About 15 months after Cullinan Oncology debuted with $150 million and introduced its part-fund/part-operating company model for piecing together a pipeline full of cancer drugs under individual investment vehicles, the biotech is publicly spotlighting an early-stage oncology drug that is being adopted after making the cut.
The biotech struck a deal with Taiho Pharmaceuticals to take the drug and put it in a vehicle dubbed Cullinan Pearl, which will operate under the umbrella organization now manned by a lean-and-mean team of 15. Taiho in turn gets a chunk of equity and its venture arm is investing alongside Cullinan in a launch round for Pearl.
The drug here is TAS6417, an EGFR tyrosine kinase inhibitor, which “spares wild type EGFR.” The thinking is that feature will help the team amp up the potency of the drug to distinguish it from the rest of the drugs in the same field.
“We are a means to an end,” says Owen Hughes, the CEO at Cullinan. Taiho had this one nestled in among its early-stage pipeline projects and is licensing it out for Cullinan to see if it can beat a fast path through the clinic — either unveiling some real value or killing it as a loser.
Back when I talked to Hughes in the fall of 2017 during the formal launch of Cullinan, he outlined a plan to build a pipeline entirely out of deals with other companies, turning to vendors to do a lot of the heavy R&D lifting for the subsidiaries under direction from the team.
Since then, he’s had a first-hand lesson on just how competitive that market is. He’s also killed 2 option deals where they had a shot at some promising programs but couldn’t replicate the preclinical research work that snagged their attention.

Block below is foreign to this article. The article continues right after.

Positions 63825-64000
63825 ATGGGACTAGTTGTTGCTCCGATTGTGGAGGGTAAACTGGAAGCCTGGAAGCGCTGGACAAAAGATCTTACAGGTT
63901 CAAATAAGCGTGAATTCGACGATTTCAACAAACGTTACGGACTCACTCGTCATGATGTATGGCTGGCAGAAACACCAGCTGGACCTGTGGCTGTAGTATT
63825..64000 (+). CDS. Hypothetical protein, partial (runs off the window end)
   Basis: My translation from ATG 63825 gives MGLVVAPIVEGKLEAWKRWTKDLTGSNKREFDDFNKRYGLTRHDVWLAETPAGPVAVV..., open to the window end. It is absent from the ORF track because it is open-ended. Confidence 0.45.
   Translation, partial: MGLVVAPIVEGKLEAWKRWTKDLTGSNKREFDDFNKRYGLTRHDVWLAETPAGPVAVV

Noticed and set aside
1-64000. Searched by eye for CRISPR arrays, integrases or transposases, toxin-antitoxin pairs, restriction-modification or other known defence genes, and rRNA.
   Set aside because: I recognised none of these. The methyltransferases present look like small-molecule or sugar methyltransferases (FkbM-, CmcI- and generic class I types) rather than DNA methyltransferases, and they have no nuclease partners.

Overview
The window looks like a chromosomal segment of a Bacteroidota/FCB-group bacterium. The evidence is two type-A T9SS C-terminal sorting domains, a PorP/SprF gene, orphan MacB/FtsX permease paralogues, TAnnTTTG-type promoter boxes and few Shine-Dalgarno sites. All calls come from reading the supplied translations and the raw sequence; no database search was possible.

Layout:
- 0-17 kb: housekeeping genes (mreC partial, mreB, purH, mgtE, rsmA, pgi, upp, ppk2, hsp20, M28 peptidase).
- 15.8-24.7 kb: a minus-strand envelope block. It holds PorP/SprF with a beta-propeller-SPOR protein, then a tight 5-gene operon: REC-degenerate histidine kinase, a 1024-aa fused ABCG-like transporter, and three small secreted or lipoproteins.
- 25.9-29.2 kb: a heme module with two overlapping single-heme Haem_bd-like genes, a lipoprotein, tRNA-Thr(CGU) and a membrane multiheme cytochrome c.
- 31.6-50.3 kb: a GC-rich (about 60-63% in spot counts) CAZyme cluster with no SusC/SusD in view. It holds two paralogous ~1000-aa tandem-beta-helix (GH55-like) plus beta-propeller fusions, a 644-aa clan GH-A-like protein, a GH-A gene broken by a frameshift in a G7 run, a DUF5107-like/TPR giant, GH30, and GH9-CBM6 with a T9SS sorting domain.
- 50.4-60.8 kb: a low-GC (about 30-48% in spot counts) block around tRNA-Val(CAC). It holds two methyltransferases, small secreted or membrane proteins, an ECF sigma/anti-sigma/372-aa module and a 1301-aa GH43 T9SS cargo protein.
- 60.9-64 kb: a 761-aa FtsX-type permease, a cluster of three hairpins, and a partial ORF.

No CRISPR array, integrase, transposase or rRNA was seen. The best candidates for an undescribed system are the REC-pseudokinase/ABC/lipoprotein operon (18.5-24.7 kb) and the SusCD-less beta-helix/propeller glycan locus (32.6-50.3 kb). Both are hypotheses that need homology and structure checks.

Hughes, though, has an ace in the hole. Patrick Baeuerle at MPM is the co-founder, financial backer and CSO of the company. He directed the Micromet BiTE platform, acquired by Amgen, which completed the development on the first BiTE. And after helping launch a series of biotechs in the cancer space, he’s also been helping Cullinan come up with a slate of home-grown drugs to add to the pipeline.
Cullinan now has 8 programs under the umbrella, including VK-2019, an Epstein-Barr Nuclear Antigen 1 inhibitor discovered at The Wistar Institute. Hughes and the team set up Cullinan Apollo for that drug. You can look for 1 or 2 new deals this year, he adds, as the biotech reaches the high end of the 6 to 10 projects originally planned.
The CEO isn’t getting specific on the upfronts and milestones for these early-stage drugs, which wouldn’t likely astound anyone in this free-flowing environment. But he did note that the key to capturing these programs has less to do with cash than equity. The partners get a company committed to hustling ahead, and a chunk of equity — generally 20% or less — that can pay off if they score pay dirt data.
So how is the money holding out? Hughes says they recently banked their second $50 million tranche to push ahead with dealmaking. The third tranche is waiting for them as they continue to make progress.
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